Crown Heights, Dinkins and the Do-Nothing Jewish Establishment

Letter to the New York Post, April 9, 1998 (never published)

Former mayor David Dinkins' recent outburst about the "Park Avenue Jews" was in part an attempt to rationalize his own paralysis of will during the Crown Heights pogrom. But the Post's editorial response to Dinkins (April 8, 1998) also included some egregious rationalizing.

New York Mayor David Dinkins was voted out of office for failing to crack down swiftly on the Crown Heights rioters in 1991. Unfortunately the leaders of the major Jewish organizations (including the ADL's Abe Foxman), who acquitted themselves no better than Dinkins, could not be removed from office because the Jewish community lacks any system of accountability and does not recognize the need to hold appeasers strictly accountable.

The Post would have us believe that the mainstream Manhattan-based Jewish organizations responded "within hours" to the violence in Crown Heights, rallying "to the aid of their oppressed co-religionists." In fact, as was widely documented in the pogrom's aftermath, the mainstream Jewish organizations did very little except issue tepid press releases.

This has been noted in many Post columns, as well as in the Jewish weeklies and many other newspapers, over the years. No less an authority than the ADL's Abe Foxman has acknowledged that the response of the major Jewish organizations was too little and too late.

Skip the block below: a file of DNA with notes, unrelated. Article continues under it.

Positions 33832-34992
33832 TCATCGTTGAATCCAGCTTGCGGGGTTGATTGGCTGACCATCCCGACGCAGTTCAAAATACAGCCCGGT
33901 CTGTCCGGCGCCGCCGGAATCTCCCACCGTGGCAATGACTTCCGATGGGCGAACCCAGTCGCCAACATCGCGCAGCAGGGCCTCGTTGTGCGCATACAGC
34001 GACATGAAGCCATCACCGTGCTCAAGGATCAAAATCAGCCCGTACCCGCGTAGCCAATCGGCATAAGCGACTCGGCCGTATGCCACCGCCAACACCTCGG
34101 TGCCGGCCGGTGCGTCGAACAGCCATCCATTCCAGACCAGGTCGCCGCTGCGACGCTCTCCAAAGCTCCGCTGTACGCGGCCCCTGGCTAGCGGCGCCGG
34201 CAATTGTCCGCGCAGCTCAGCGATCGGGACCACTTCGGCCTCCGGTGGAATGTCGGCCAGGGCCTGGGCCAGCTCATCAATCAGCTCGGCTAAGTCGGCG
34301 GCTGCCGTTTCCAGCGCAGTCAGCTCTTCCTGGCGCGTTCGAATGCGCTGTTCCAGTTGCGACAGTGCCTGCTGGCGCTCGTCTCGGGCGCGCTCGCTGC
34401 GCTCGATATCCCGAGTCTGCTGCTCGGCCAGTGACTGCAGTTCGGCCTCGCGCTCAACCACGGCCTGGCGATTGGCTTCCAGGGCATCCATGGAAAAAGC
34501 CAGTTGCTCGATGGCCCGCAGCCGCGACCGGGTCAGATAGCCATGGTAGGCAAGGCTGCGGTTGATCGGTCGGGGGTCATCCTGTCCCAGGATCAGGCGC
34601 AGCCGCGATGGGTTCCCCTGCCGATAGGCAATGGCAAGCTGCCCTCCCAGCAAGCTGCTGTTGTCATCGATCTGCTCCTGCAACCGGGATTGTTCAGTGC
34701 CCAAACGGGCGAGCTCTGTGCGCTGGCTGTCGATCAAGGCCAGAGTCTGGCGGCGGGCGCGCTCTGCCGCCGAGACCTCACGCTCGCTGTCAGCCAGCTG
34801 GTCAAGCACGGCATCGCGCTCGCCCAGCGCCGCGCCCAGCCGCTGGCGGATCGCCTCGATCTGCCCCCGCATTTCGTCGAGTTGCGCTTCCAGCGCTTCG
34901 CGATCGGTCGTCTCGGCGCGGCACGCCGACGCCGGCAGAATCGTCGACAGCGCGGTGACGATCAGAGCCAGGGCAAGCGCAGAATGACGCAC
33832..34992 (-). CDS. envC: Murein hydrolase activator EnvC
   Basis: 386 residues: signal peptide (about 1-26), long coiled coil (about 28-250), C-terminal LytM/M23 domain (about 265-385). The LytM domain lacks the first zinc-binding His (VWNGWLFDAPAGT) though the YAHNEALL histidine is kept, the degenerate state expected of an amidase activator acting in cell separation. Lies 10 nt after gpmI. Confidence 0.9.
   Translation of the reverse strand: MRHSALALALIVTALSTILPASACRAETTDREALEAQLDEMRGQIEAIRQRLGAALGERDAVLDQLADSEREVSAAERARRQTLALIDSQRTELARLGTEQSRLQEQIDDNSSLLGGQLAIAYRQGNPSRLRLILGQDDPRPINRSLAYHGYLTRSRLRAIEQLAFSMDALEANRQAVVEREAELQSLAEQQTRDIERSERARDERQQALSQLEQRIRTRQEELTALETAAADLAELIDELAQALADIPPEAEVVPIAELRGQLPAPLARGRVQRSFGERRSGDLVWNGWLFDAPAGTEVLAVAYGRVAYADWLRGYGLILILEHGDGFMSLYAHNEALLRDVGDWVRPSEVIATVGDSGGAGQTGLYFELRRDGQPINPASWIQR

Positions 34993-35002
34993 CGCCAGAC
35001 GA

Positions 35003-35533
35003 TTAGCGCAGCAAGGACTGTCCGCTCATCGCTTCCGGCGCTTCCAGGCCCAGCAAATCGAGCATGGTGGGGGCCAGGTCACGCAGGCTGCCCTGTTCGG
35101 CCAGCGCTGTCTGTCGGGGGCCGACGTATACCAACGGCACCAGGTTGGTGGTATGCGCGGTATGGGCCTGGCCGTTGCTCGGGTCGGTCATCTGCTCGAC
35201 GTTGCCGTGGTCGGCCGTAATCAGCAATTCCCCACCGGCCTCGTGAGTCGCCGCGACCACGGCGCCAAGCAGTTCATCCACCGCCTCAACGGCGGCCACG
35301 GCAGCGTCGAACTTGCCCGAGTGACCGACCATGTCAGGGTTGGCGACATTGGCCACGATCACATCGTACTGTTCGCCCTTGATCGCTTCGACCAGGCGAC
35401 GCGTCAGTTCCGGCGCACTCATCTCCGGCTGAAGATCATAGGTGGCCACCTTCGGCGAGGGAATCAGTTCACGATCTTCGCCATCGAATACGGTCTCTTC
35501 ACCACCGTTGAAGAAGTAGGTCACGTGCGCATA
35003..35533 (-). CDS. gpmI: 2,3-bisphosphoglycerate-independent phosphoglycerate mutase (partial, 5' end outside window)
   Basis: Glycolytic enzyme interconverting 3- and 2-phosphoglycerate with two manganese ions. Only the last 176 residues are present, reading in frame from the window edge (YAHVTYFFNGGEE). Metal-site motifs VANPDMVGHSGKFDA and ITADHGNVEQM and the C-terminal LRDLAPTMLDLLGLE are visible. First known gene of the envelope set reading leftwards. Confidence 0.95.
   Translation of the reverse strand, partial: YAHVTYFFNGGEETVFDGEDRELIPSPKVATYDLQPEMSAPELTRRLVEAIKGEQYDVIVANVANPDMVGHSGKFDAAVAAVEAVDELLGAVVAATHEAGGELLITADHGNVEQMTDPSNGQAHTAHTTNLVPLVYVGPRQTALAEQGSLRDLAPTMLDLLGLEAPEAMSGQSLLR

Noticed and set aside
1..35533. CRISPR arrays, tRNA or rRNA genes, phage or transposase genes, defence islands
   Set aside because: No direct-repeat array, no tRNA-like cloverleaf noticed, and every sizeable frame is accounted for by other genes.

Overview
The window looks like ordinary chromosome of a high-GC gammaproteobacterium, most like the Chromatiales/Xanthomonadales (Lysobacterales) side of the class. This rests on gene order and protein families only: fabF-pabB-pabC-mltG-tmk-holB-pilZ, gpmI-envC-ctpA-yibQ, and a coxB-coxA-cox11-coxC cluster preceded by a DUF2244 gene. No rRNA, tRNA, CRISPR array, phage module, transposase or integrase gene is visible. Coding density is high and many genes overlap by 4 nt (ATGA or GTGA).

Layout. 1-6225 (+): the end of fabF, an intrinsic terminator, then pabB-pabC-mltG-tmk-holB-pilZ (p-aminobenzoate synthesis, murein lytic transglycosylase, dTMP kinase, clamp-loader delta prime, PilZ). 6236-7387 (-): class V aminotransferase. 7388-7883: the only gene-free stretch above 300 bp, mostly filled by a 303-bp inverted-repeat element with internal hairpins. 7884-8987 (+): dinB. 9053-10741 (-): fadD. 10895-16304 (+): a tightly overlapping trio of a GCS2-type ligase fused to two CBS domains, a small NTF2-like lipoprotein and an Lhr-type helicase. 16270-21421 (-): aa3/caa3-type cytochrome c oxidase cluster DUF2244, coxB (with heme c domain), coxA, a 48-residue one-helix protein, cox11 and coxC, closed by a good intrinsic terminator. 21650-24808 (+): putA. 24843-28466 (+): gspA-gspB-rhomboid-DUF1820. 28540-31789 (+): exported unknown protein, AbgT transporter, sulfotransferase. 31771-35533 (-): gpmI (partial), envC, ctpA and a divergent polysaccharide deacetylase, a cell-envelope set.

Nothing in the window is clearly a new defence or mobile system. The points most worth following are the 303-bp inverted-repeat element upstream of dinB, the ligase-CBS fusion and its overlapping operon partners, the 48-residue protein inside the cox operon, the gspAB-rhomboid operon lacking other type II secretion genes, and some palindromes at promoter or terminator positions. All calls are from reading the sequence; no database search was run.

These organizations are well funded and politically adept. They clearly had the capacity to exert immediate and massive pressure on the Dinkins administration. Within 24 hours of the pogrom's unfolding, they could have staged an emergency rally in front of City Hall, bombarded the mayor's office with thousands of phone calls and telegrams, and held a televised press conference inside Crown Heights with the personal attendance of the top leaders of every major Jewish organization: all with the demand for an immediate police crackdown on the rioters, not just vague calls for calmness and a racial "dialogue."

In addition, these organizations could have prevailed on the most influential New Yorkers in business and politics (including Dinkins' own liberal advisors and tennis partners) to privately give Dinkins an ultimatum: stop the violence or else we'll withdraw our political support from you (I, for one, cannot believe this would not have worked).

Undeniably, the Jewish leadership was unprepared for Crown Heights and experienced, like Dinkins, a failure of will. To cover up this failure, as the Post editorial attempts to do, only makes it all the more likely that the Jewish community will yet again be unprepared when the next anti-Semitic flare-up occurs.

Or does the Post really believe that in this era of Arab-sponsored bombings in lower Manhattan and Farrakhan/Sharpton rantings in the inner city (and thousands of Militia members training with assault weapons in the heartland for an apocalyptic showdown with what they see as a "Zionist" dominated U.S. Government), the leadership of American Jews can simply go back to sleep?